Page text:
Policymakers can discourage the use of cars through a variety of means, including high-occupancy-vehicle lanes, car-free zones, and parking fees. But one of the simplest, most effective ways is through a gasoline tax, which raises the private cost of travel, especially for low-occupancy, fuel-intensive vehicles. A gasoline tax can have a major impact on vehicle use because it gives consumers the choice of making fewer trips, walking or bicycling, or using higher-occupancy transport modes—thereby helping them to screen out the least-essential trips.
For a pollution control program to be effective, our analysis shows that gasoline should be taxed according to the average emissions per liter, so that it exactly matches the cost per ton of the most expensive technical control option. That way, as increasingly costly emissions controls are required, consumers will also forgo increasingly valuable trips, because the tax rate rises. By pursuing technical controls and demand reductions equally aggressively, emissions reductions will always be obtained at the lowest possible costs.
The lower curve in the chart illustrates this principle, showing the costs when the technical measures are combined with a gasoline tax. The curve is drawn using a medium-term gasoline price elasticity of -0.4 (assuming for every 10 percent increase in price, consumption falls by 4 percent), which is in the middle of a range of estimates from Mexico. This parameter reflects a moderate drop in demand and a shift toward less fuel-intensive modes of transport. As one climbs the curve, the tax is adjusted upward in parallel with the cost of other options. The upper curve shows the costs of reducing total emissions when one does not use an optimal gasoline tax.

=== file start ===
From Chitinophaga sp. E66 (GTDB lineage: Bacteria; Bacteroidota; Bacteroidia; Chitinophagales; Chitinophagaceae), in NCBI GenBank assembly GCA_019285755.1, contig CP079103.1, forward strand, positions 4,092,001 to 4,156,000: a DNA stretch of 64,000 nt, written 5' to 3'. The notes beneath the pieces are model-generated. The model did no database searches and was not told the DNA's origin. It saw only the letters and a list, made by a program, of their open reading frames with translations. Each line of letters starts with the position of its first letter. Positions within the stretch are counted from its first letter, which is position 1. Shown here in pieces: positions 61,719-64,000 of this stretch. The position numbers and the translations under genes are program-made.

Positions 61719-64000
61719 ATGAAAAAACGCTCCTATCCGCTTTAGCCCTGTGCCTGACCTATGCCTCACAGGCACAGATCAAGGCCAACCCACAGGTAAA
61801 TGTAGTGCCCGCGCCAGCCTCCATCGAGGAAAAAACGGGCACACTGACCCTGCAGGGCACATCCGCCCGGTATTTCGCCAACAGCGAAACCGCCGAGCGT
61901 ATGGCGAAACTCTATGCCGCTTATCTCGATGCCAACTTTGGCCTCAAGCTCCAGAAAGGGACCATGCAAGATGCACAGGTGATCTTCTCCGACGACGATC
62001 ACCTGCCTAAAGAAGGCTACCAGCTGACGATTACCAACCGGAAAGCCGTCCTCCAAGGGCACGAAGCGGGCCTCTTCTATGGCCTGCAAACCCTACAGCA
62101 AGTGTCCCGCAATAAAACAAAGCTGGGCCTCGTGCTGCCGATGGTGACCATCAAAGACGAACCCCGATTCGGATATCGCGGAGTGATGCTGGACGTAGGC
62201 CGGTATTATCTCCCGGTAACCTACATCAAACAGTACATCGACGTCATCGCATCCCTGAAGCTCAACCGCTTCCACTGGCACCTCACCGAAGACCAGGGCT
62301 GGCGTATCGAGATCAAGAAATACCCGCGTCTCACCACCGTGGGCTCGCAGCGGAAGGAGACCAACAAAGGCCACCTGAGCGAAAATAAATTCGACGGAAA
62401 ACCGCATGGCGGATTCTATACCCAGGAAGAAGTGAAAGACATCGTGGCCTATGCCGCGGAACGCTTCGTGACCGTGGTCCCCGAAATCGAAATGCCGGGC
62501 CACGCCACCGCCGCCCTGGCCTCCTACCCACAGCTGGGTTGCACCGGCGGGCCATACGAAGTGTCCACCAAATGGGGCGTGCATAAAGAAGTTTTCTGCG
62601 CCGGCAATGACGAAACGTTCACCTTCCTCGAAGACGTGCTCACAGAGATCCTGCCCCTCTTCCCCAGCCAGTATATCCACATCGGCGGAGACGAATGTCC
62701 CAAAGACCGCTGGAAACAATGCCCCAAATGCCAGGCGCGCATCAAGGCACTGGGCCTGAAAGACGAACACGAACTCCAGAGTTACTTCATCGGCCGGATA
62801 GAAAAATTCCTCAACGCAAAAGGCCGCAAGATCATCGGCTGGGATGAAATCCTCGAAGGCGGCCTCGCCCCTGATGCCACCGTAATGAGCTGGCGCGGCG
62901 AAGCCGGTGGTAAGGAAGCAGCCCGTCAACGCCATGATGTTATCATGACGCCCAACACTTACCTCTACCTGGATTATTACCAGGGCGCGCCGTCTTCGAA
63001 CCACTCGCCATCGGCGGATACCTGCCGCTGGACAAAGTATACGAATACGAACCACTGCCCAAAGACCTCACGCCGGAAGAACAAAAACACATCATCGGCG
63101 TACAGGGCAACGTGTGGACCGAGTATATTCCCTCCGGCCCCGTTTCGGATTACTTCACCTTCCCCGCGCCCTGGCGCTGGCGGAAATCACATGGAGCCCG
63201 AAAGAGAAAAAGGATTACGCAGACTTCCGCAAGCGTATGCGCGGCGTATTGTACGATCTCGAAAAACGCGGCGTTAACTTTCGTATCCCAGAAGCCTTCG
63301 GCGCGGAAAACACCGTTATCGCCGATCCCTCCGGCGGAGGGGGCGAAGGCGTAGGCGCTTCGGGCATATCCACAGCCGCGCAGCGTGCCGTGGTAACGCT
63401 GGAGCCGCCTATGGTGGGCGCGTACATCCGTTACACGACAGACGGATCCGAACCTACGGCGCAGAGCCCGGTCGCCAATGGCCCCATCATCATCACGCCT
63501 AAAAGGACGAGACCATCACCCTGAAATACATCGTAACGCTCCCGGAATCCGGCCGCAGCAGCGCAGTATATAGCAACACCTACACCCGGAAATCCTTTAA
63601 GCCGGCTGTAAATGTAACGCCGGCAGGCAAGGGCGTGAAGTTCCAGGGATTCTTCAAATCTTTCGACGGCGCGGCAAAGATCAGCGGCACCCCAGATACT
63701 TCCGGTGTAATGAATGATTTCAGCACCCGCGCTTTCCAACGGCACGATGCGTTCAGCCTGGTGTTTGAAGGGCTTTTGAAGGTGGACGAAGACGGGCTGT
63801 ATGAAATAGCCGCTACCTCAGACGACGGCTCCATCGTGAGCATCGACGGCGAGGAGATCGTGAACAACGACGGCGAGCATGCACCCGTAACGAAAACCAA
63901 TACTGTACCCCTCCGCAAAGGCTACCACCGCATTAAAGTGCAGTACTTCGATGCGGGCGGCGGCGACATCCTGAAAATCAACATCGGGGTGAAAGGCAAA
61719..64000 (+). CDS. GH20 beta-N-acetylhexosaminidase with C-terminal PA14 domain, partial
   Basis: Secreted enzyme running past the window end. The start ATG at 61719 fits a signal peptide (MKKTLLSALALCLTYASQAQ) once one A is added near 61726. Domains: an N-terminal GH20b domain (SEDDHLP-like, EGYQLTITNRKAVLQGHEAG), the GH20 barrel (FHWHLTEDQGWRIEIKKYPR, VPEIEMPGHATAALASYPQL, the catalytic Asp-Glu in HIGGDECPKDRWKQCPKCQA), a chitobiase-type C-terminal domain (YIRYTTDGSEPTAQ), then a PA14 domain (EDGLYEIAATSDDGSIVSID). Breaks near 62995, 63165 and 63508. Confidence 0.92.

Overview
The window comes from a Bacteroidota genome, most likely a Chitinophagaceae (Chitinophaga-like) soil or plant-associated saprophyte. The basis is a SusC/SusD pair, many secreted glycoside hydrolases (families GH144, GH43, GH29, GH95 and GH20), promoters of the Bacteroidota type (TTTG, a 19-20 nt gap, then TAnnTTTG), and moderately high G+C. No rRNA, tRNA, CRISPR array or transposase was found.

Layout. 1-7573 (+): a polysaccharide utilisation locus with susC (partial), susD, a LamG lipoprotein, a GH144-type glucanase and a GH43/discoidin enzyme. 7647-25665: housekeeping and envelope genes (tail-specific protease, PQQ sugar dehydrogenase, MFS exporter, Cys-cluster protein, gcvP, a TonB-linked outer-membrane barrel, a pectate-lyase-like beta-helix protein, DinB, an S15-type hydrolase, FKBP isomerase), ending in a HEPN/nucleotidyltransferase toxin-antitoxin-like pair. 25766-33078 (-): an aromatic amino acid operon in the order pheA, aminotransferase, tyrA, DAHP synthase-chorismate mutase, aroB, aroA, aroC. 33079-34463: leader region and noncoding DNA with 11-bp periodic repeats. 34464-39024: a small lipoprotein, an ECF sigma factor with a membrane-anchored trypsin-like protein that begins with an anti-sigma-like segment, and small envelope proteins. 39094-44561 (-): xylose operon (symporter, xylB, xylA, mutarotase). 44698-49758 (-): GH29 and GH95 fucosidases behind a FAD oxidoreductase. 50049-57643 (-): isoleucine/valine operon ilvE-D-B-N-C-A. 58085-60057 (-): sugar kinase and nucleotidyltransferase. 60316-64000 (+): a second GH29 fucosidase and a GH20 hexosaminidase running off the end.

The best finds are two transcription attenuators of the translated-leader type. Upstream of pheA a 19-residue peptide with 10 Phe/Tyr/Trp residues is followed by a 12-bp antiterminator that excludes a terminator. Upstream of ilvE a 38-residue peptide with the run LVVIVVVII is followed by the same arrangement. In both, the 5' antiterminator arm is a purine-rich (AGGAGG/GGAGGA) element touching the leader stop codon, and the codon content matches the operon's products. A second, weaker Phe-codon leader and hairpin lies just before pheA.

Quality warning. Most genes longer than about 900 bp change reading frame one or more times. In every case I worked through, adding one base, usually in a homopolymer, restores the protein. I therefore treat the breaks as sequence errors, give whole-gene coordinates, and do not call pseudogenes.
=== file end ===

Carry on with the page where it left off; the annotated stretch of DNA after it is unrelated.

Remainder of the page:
Controlling air pollution from transport in Mexico City
Source: Eskeland, 1992
We found that by using only the measures designed to decrease emissions per kilometer, Mexico City could reduce current emissions from transport by 1.2 million weighted tons annually (about 70 percent) at an annual cost of US$580 million. But by including a gasoline tax of 6 cents per liter, or about 26 percent, it could achieve the same reduction with a saving of about US$65 million, or 11 percent (the shaded area in the chart). The welfare costs of applying the tax, represented by trips forgone, are thus more than outweighed by the costs saved on other measures.
There would be other benefits, too. Such a gasoline tax, motivated by pollution abatement alone, would generate an estimated US$350 million in public revenue in Mexico City alone, not to mention reducing congestion, road damage, and accidents. Thus, there are many reasons to tax gasoline at a higher rate, as is now being done.